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CHIPS: A mess of buddy-cop clichés, jumbled plotting and crummy cinematography

Dax Shepard and Michael Pena star in CHIPS, a movie that comprises a mess of buddy-cop clichés and jumbled plotting.

Peter Iovino

0.5 out of 4 stars

Written by
Dax Shepard
Directed by
Dax Shepard
Michael Pena, Adam Brody, Kristen Bell, Dax Shepard

Nobody will believe me when I say this, but nevertheless: There's no particular thrill in trashing something that's bad. The image of the Critic is often one of some snivelling wannabe, contemptuous of the dreamers and creatives who actually take the risk of making things. And so he dips his quill in toxic ink and pens poison jeremiads to this debased culture, in the half-hearted hope that his animus will roust him just enough that he can make spiteful love to his tormented wife.

Well, it's not true.

Sure, there may be some kick in taking down a sacred cow. And there's a valid – even noble – critical function in scraping against the tides of public opinion, even if it's just for the sake of it. But reporting on a film (or album, or book) that is just workaday, run-of-the-mill awful is about as pleasant as choking down a lousily made hamburger. And that's the kind of bad CHIPS is. It's not uniquely bad, nor so bad it's good. It's factually, quantifiably bad. Overcooked, underdressed, sloppy, indigestible: just your classic crap hamburger of a movie.

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Given the success of 2012's 21 Jump Street (and its 2014 sequel), the on-paper prospect of another resurrected eighties action-comedy franchise doesn't seem as dire as it might have five or 10 years ago. With their effortless buddy-cop repartee of their stars, their sufficiently high-octane action set pieces and their requisite meta-winking at their own pointlessness, the Jump Street films offer a model for other nostalgia-baiting revivals. Andrei Rublev it ain't. But 21 Jump Street was engaged with the patent silliness of its very existence in a way that seemed refreshingly self-loathing. It was also funny. And that's not nothing.

So, sure, lay an onion skin over the Jump Street formula, trace out a script based on the late seventies/early eighties NBC cop drama CHiPS, about two mismatched California Highway Patrol officers who pursue bad guys across L.A.'s warrens of highways on their police bikes. Would that it were so simple.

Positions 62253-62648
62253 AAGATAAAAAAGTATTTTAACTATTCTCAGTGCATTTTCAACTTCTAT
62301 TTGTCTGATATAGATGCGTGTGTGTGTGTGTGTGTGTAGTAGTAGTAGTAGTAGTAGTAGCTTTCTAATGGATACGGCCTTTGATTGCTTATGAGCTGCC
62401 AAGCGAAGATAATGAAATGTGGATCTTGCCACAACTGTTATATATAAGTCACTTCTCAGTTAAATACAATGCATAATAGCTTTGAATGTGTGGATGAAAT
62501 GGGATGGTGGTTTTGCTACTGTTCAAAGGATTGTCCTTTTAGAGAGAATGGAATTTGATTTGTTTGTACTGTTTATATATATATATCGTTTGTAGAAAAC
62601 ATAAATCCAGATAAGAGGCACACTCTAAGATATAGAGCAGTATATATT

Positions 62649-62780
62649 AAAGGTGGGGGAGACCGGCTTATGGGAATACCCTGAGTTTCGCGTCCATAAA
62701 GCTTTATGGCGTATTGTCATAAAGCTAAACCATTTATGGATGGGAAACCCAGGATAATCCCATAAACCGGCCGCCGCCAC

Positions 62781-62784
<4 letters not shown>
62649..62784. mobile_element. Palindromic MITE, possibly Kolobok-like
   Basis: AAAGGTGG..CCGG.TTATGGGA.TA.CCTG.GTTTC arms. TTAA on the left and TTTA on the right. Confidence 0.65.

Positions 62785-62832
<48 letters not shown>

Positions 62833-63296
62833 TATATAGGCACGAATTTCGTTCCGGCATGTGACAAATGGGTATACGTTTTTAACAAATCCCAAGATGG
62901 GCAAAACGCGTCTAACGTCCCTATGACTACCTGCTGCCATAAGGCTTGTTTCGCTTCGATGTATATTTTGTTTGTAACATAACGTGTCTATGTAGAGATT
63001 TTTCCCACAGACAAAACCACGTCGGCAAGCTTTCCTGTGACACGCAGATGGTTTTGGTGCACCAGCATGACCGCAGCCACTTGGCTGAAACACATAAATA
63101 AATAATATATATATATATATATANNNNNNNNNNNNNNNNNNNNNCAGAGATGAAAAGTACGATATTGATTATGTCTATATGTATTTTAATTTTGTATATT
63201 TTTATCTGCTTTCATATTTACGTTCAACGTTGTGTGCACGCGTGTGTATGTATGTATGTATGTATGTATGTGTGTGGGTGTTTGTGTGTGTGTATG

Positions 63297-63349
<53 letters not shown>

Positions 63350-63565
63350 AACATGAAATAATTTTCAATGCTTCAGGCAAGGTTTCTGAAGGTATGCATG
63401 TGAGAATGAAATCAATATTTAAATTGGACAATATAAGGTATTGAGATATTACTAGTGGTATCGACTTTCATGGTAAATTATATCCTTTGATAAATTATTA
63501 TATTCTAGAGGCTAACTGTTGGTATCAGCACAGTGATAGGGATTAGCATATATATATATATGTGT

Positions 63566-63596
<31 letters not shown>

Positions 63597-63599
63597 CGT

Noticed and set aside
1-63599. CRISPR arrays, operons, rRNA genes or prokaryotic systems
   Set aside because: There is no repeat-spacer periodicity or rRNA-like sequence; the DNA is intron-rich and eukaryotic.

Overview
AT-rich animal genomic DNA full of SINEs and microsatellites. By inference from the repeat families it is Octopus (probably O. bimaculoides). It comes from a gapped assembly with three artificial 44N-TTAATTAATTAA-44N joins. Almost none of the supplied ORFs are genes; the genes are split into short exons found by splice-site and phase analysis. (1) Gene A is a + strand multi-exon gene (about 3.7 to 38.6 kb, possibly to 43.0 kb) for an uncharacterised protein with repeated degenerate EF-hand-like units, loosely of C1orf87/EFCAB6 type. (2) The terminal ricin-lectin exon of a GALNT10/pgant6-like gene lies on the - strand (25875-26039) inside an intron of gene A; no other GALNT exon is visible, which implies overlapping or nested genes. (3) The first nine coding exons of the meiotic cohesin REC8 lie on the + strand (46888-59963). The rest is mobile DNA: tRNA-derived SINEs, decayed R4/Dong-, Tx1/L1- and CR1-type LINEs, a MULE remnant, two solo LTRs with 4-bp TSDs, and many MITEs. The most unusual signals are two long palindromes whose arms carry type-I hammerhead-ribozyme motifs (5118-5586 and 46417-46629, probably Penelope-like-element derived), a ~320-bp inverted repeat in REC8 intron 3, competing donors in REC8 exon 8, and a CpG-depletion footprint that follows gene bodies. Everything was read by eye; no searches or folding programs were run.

Written, directed and starring Dax Shepard, in some would-be Wellesian feat or totalizing film authorship, CHIPS feels as if it were three or four films smashed together and piled up on the open freeway of the imagination. (More convincingly Wellesian is Vincent D'Onofrio's crooked-cop villain, who howls, "I'm law!" like Orson Welles's corpulent police captain in Touch of Evil.) Shepard appears as motorcycle-daredevil-turned-highway-cop Jon Baker, who's partnered up with undercover federal agent Frank (Ponch) Poncherello (Michael Pena), who infiltrates the California Highway Patrol while investigating a string of armoured-car heists in the Los Angeles area.

CHIPS is a mess of buddy-cop clichés, jumbled plotting and harried motorcycle chases bogged down by hyperactive cross-cutting and crummy cinematography. Shepard and Pena share zero comic chemistry. A scene where the two bicker about whether or not analingus is a "standard" sexual act strains toward the breezy bromantic badinage of Judd Apatow (or the Jump Street movies) like a sad little sapling desperately stretching toward sunlight. Subplots about Baker's opiate addiction, and Ponch's compulsive sexuality, are introduced only to be left suspended in mid-air. During a climactic chase scene, night falls seemingly out of nowhere, as if time itself can't be bothered to keep pace with the slapdash jumble that is CHIPS.

Most curiously, CHIPS has little in the way of shrugging, self-referential meta-humour, save for a late-film cameo from the original Ponch, Erik Estrada, which predictably had preview audiences cooing with the sheer thrill of recognition. Were CHIPS altogether less miserable, its relative earnestness may scan as bracing. But it doesn't. A film this bad should at least possess the good grace to make fun of itself.

Video: Why years passed between the release of Goon and its sequel (The Canadian Press)
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